The Devil is ever-present in the minds of citizens. To most Oshtigwanegonians, the Devil is the enemy of God, and always tempting mankind to sin. People speak of the Devil often, using him as a threat for disobedient children, as an insult, or as a synonym for evil. Common idioms like “speak of the Devil” or “better the Devil you know” are even more common in Oshtigwanegon, and Oshtigwanegonians will frequently blame the Devil for personal tragedies. Some citizens believe in the existence of the Devil more or less than others, but none of them can deny his cultural significance in their town.

Most Oshtigwanegonians believe that the Devil exists, but only a few know that the Devil is real in this town. The Devil takes different forms, and looks to tempt mortal humans towards sin, evil, and independence. The Devil sits in the diner, and urges you to complain about poor service. The Devil dares you at a party to kiss a woman who isn’t your wife. The Devil bribes you to look the other way when he drives drunk. The Devil is a concerned mother, begging you to shoot to kill at the neighbor kid trespassing on your property.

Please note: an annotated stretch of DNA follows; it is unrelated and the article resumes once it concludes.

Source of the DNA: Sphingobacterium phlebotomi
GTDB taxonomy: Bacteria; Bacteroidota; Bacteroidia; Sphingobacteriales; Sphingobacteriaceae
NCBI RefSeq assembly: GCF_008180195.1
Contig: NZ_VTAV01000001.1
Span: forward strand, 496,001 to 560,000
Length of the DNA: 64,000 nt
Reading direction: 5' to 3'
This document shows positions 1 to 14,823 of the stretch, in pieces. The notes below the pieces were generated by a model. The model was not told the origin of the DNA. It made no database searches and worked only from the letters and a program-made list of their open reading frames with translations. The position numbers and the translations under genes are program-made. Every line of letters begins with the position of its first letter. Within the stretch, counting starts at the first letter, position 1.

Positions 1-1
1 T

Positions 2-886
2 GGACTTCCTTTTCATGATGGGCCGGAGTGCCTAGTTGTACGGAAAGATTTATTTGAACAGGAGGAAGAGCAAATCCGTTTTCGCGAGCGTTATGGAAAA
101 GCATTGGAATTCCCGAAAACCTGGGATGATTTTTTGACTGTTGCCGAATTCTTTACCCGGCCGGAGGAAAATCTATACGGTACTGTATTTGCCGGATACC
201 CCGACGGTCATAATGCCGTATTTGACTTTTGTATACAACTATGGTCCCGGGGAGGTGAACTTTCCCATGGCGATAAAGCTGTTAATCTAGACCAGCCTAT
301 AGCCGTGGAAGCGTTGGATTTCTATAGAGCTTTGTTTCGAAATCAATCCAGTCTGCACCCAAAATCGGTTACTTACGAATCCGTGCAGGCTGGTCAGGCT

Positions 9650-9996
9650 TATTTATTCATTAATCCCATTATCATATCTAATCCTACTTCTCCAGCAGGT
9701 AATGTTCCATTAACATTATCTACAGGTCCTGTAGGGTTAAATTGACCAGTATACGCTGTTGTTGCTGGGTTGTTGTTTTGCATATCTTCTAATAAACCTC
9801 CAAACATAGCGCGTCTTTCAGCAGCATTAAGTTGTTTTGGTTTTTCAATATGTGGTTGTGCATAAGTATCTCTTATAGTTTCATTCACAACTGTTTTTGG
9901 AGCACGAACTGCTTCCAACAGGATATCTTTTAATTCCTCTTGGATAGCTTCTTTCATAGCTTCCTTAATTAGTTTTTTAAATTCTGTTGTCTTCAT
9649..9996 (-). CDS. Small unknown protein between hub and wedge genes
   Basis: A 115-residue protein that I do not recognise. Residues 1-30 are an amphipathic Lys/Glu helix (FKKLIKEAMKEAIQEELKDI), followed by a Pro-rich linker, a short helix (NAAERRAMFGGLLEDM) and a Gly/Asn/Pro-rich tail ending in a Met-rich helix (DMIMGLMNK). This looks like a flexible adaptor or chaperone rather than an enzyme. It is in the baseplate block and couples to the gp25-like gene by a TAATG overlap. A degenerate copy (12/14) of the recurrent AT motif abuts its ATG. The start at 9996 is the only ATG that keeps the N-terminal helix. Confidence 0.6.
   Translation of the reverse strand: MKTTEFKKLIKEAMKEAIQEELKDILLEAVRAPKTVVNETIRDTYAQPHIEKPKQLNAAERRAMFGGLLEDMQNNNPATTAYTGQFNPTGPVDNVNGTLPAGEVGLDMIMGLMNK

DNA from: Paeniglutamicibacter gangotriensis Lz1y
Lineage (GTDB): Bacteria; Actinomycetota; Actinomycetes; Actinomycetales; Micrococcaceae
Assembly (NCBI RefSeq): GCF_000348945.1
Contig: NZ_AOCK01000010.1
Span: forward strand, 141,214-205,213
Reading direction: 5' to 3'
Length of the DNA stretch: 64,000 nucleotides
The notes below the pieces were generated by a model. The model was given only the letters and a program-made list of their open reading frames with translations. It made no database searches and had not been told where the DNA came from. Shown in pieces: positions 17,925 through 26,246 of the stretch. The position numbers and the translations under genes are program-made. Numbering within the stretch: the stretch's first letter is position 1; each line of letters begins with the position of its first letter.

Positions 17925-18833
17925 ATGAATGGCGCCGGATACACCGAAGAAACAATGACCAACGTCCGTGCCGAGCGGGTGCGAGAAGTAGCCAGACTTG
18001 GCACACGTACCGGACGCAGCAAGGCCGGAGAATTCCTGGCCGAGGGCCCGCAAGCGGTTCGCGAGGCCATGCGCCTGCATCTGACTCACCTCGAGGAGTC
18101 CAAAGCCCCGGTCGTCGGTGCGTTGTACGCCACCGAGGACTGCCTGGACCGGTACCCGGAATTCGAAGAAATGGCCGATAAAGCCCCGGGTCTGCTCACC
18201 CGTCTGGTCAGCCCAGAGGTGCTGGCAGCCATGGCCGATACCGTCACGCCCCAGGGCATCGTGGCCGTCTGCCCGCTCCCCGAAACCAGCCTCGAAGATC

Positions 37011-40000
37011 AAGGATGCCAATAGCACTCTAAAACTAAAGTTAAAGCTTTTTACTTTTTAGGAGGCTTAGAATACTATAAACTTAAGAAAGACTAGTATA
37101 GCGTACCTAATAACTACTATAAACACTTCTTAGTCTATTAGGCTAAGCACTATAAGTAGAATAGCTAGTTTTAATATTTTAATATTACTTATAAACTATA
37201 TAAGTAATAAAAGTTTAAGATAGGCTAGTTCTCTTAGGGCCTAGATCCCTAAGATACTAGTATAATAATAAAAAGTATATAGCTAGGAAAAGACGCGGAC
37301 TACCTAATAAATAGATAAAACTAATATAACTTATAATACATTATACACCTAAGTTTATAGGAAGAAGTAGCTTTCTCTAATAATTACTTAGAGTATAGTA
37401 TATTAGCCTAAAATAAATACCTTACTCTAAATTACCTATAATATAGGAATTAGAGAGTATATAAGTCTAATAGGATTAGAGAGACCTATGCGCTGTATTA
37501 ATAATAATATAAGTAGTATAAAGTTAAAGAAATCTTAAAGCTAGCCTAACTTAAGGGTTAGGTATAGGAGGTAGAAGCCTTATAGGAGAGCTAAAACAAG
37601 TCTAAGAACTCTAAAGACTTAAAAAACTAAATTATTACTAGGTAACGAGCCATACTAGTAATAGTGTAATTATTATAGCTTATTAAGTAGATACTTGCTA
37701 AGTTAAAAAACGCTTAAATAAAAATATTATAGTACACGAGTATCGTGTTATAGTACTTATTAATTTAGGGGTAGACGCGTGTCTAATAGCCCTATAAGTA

The Devil is an outsider who somehow always blends in, and few people question his presence. She never takes the face of a real person, instead crafting a new persona, perfect for the situation. His motivations are unknown, not even to those she calls lovers (witches) or her descendants (the Demonblooded). Despite Oshtigwanegonians’ professed belief in the Devil, most would be shocked to find out that he walks among them. Luckily for them, the Devil is good at keeping herself a secret.